Other dictionary entries were changed by the Kemp gang. Where NIMBY (Not In My Back Yard) once meant elitists who unjustly sought to keep the poor at arm's length, Kemp redefined it to mean anyone who opposes real estate development. That is, as long as the builder says the magic words: affordable housing.

    Of all the Kempian theories, only affordable housing found popular appeal. It still remains a battle cry, uniting a coalition of church and community groups with construction industry special-interests. Opposing affordable housing projects places liberals and progressives in an uncomfortable role as snobs, fighting to keep the unfortunate away from their neighborhoods.

    But the 1991 Kemp Commission Report, "Not in My Back Yard: Removing Barriers to Affordable Housing," does far more than simply advocate low and moderate income housing; it calls for the removal of environmental laws, local planning, and demands substantial tax breaks for developers. In essence, it seeks to remove any restrictions on building anything, anywhere.

    This master plan was written by the 22-member Kemp Commission, a lopsided group of bankers, builders, and right-wing policy wonks. From their view, a builder has the right to build almost anything he wants -- even if it overloads public services such as sewer and water.

    Though Kemp no longer controls HUD, the legacy of his Commission lives on; affordable housing became a cause, and is still popular in crowded states like California, where too many people and too few resources has forced regional governments to sharply restrict new construction. And to the anger of local planners and officials throughout California, developers have friends in state government who still revere his NIMBY report like Holy Writ, and use its goals to force inappropriate development.

    Some bonus recipents had suspiciously close ties to the new Empower America organization

    "Honest Jack" is probably Kemp's most familiar image. Claiming a higher moral ground through his "Empower America" foundation -- stealing again the progressive's word that he first purloined while at HUD -- Kemp has spent much of the last few years joined at the lip with former drug czar William Bennett. Together with Jeanne Kirkpatrick they've crossed the country stumping for familiar Republican causes: school vouchers that will fix our schools, "enterprise zones" that will cure poverty, and, of course, affordable housing that will house the poor.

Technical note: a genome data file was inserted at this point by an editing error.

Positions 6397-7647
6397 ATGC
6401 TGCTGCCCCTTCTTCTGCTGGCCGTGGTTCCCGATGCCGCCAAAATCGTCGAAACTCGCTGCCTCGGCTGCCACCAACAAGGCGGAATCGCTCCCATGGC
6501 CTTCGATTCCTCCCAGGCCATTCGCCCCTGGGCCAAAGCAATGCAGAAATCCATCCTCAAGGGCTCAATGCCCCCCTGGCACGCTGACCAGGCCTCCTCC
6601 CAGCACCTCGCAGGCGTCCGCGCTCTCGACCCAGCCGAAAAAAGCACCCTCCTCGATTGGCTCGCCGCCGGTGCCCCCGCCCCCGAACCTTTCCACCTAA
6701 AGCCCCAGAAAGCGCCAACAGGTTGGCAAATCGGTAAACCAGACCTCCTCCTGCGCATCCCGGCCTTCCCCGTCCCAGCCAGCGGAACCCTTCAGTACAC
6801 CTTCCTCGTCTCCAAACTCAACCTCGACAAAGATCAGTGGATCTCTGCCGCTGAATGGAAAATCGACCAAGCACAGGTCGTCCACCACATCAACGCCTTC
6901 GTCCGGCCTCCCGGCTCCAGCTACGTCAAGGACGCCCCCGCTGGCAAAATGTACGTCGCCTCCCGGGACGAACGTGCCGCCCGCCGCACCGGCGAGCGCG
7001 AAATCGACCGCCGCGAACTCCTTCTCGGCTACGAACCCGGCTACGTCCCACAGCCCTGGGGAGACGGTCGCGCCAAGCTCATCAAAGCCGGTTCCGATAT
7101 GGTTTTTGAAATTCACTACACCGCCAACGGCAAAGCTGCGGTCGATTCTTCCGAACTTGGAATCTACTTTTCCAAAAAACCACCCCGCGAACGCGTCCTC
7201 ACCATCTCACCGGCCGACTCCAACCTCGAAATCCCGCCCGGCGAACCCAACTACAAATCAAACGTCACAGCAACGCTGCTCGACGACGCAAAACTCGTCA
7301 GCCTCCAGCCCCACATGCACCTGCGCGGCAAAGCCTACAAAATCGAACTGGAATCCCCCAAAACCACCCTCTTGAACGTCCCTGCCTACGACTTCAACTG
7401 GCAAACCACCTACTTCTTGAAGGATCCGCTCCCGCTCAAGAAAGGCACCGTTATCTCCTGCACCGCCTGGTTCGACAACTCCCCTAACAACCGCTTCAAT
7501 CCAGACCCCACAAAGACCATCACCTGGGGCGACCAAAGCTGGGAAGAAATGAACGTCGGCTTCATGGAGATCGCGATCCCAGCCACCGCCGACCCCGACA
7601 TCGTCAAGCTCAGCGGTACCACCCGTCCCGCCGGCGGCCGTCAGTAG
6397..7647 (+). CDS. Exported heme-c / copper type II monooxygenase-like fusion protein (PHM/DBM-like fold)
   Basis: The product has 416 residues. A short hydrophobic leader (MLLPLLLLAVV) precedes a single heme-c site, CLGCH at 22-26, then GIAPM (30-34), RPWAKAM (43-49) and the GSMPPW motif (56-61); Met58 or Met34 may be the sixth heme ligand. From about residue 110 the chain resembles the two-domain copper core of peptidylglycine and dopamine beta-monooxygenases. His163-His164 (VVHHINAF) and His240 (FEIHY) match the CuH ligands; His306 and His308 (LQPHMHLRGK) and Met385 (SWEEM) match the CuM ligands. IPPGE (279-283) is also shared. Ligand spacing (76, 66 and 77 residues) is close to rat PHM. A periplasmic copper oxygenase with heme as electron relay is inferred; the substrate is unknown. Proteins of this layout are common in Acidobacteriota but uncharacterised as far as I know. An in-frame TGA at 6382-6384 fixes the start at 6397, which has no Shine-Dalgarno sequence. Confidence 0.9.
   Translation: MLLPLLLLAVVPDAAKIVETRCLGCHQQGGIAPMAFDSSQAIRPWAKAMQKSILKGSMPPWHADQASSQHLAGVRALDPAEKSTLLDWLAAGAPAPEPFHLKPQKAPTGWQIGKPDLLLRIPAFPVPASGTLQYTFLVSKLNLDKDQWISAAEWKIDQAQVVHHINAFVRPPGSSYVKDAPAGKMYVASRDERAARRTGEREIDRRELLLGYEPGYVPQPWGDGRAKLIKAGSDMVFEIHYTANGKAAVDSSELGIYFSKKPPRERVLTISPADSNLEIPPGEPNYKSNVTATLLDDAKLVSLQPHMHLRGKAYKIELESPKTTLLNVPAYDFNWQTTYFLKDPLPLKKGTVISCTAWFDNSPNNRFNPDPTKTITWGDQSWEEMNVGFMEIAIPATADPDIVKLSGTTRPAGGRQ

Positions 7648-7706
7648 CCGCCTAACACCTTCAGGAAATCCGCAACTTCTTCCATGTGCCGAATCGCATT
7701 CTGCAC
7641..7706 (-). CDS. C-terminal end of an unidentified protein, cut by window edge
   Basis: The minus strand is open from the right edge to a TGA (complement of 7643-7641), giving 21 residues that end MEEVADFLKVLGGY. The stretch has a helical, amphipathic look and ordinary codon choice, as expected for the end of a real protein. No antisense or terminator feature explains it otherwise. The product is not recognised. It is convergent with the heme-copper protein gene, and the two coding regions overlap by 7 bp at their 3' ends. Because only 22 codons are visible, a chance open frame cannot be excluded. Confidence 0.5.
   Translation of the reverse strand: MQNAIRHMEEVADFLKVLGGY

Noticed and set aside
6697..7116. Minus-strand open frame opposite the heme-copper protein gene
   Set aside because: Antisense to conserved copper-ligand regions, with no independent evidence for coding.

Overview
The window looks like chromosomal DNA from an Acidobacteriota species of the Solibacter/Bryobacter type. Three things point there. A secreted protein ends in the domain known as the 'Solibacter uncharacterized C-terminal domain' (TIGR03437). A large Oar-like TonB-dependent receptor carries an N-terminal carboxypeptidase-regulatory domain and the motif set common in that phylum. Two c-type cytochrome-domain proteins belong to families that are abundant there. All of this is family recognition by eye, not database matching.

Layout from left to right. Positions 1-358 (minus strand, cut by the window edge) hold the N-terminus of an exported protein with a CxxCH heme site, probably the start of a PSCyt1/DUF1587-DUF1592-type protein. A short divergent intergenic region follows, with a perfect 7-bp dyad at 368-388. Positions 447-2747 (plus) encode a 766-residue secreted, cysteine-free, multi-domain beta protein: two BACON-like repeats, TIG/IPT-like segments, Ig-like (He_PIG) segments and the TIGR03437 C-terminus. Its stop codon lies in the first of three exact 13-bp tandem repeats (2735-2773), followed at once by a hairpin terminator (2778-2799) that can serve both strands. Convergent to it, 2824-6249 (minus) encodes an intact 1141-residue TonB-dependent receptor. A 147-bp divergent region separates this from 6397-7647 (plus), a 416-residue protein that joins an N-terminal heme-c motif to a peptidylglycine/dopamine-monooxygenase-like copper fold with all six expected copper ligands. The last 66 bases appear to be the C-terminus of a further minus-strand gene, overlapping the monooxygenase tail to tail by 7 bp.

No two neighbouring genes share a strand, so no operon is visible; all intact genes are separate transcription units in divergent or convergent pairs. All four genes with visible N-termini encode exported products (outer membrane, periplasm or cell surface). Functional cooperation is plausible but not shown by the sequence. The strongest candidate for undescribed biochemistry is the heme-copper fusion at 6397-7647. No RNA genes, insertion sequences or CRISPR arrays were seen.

But while Republicans will undoubtedly bring up character issues this election year and lambaste Bill and Hillary over Whitewater, insider stock trading, and other assorted monkey business, perhaps they should first look at Kemp's transition from HUD to a founding member of the Empower America foundation.

    Just hours before the end of his tenure as HUD Secretary, Kemp approved some $400,000 in bonuses, with $92,000 going to 70 political cronies who served at Honest Jack's pleasure.

    According to news reports at the time, recipients included 28 individuals with vague positions as "special" or "staff" assistants. Also granted payments were confidential secretaries, advance people for Kemp 's travels, and press aides.

    Kemp defended the 11th-hour bonuses, claiming it would "...have been a slap in the face to the loyal and dedicated public servants who helped me clean up the corruption and redirect all policies away from bureaucracies and back to people and helped save millions, if not billions, in taxpayer dollars..."

    But it was also a slap in the face to career HUD employees, who anonymously complained to reporters that the Kemp rewarded his pals far more generously than them. You might also say that taxpayers were slapped in the face, given that Bush had promised spending cutbacks just months earlier. And with both parties insisting that the country was in a deficit crisis, it was hardly the time for a lame duck official to be tossing around public money. At the same time as Kemp's largesse, Clinton was proposing to freeze pay for all federal employes for a year, then limiting raises to a pittance.

    Some critics also noted that a few of the bonus recipents had suspiciously close ties to the new Empower America organization. This included Cheryl Weber, one of Kemp's "special" assistants and wife of Vin Weber, chairman of Kemp's 1988 presidential campaign. Vin Weber was now also co-director of Empower America. Another Kemp follower was Kevin Stack, press director for Empower America a month after losing a similar job at HUD.

    What does Kemp believe today?

    Kemp's mission to "empower the poor"while at HUD was a failure. During his four years, 3,500,000 more Americans sank into abject poverty -- hardly an indicator of superior job performance by Department workers deserving to be rewarded with cushy bonuses.

    Some -- including this writer -- would argue that Kemp wasn't to blame for HUD's lousy performance under his tenure. After the earlier Pierce scandals, the emphasis was on cleaning up the most digusting blots of corruption, not making the Department squeaky-clean. If 87 percent of the tax breaks went to the rich, at least HUD contracts were no longer peddled under the counter by Department brass, for fractions of a penny on the dollar. Everyone was grateful that there was simply some sort of reform.

    Also, Bush and his crew slighted Kemp, rarely taking his advice. Thus the HUD Secretary can't really be faulted for the failure to implement his ideas, right?